imp 2: The impossible project for SAS data reduction procedures, second version

This code is the third or fourth implementation of data correction and 
reduction procedures. Preceding versions were one based in Matlab, followed
by "imp", "sasHDF5" and now "imp2. 

As the name suggests, this variant has an approach that is more similar to 
the "imp" system: every datafile has a configuration file containing all the 
required information for data reduction.

the sasHDF5 code used a big list to create an even bigger HDF5 database with 
every sample measurement in it. While funny, and quite useable for larger 
datasets, it did introduce a single point of failure in the entire procedure: 
the database itself. 

Changes and improvements over the previous imp will be:
  - completely rewritten codebase (and hosted on a git server)
  - offloading the data read-in procedure to "fabio" from Jerome Kieffer
  - offloading the configuration file read-in procedure to ConfigParser
    (which reads text-based configuration files like the Windows .ini files)
  - offloading the integration procedure to the PyFAI project's procedure
  - adding an image distortion correction procedure
  - data storage in SAS2012-compatible HDF5 files (2D) and ascii (1D) files
  - correction steps separated and defined in the "Everything SAXS"-review
    paper (Pauw, B. R., J. Phys: Condensed Matter, 2013)
  - Using "logging" for the logging procedures

The PyFAI code by Jerome Kieffer is much, much quicker for larger datasets. 
It does make it a bit complicated to understand and adapt, due to the focus
on *very fast* correction and integration procedures. 
imp2 will be much slower, but it will be much more adaptable and clear in 
its construction. 

an installed version of the fabio package, and perhaps PyFAI (not sure yet)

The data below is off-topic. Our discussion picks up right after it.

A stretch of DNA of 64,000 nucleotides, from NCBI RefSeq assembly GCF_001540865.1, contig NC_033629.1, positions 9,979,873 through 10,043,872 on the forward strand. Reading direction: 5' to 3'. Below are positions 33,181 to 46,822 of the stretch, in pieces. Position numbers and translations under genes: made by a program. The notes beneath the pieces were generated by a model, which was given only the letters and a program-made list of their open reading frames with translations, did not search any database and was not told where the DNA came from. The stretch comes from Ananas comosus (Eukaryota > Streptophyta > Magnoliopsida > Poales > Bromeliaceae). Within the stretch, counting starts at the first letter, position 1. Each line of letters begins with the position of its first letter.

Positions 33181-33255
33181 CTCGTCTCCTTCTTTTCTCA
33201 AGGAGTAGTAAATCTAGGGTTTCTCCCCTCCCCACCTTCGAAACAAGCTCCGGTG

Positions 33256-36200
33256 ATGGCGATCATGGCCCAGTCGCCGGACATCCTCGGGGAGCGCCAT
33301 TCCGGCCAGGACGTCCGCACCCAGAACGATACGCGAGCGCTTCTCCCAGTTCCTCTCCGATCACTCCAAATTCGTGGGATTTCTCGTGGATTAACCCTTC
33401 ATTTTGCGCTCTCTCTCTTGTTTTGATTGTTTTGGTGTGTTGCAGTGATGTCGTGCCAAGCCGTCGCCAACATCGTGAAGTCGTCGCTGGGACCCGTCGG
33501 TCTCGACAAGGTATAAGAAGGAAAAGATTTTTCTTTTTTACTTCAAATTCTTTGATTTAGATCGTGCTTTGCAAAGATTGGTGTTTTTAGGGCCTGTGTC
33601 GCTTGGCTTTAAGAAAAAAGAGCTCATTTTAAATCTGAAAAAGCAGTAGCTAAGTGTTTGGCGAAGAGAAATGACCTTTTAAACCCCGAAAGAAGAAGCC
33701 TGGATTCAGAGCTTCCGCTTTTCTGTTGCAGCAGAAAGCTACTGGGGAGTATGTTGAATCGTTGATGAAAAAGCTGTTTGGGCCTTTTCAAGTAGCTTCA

--Application proposal--
The idea is to make the corrections work like a small python script, making 
it easy to see the structure of the corrections, but not too hard for beginning
users to apply the corrections. The details of each step, and the associated
parameters are stored internally. 
Thus, the user keeps the overview of the correction procedure but should have
no problem filling in the correction details where necessary.

Parameters can be defined beforehand, or at the correction steps themselves.
Extended definition should be placed beforehand

For example:

#we define some values, for example a transmission factor with 1% relative 
#   uncertainty:
pre = {
    "tfact" : {
        "value" : 0.982,
        "relativeSTD" : 0.1
    "cfact" : {
        "value" : 13.27,
        "relativeSTD" : 0.1,
        "absoluteSTD" : 1.327

#we start by loading the corrector:

#we can load the settings ("pre" defined above) through:

#at any point in the correction procedure, the settings can be overridden
#with fresh arguments to the correctors, as is done below.

#We can load the datafile (through fabIO, which takes care of DS):
impy.DS(fname = 'path/to/dataFile')
#or if your datafile filename has been correctly specified in the settings:

#we can do the Dezingering: DZ, requiring no extra parameters

#we can apply the mask image, define the mask valid pixel window,
#   and the valid detector pixel values (removing pinned pixels):
impy.MK(mfile = 'path/to/maskFile', mwindow = [0.5, 1.5], dwindow = [0, 2**30])

#do the deadtime corrections with 1 and 2 ms pulse deadtime constants
#   this also calculates uncertainties
impy.DT(tau1 = 0.001, tau2 = 0.002)

#correct for flatfield
impy.FF(fffile = 'path/to/flatFile')

#correct for remaining nonlinear response using interpolated values between
#   detected-value : real-value combinations specified in a file:
impy.GA(gfile = 'path/to/gamma/data' )

#correct for darkcurrent
impy.DC(dcparam = [0.001, 1.2e-5, 0, 1200] )

#correct for measurement time
impy.TI(time = 1200)

#correct for flux
impy.FL(flux = 1.38)

#correct for transmission
impy.TM(tfact = 0.89)

#correct for geometric distortion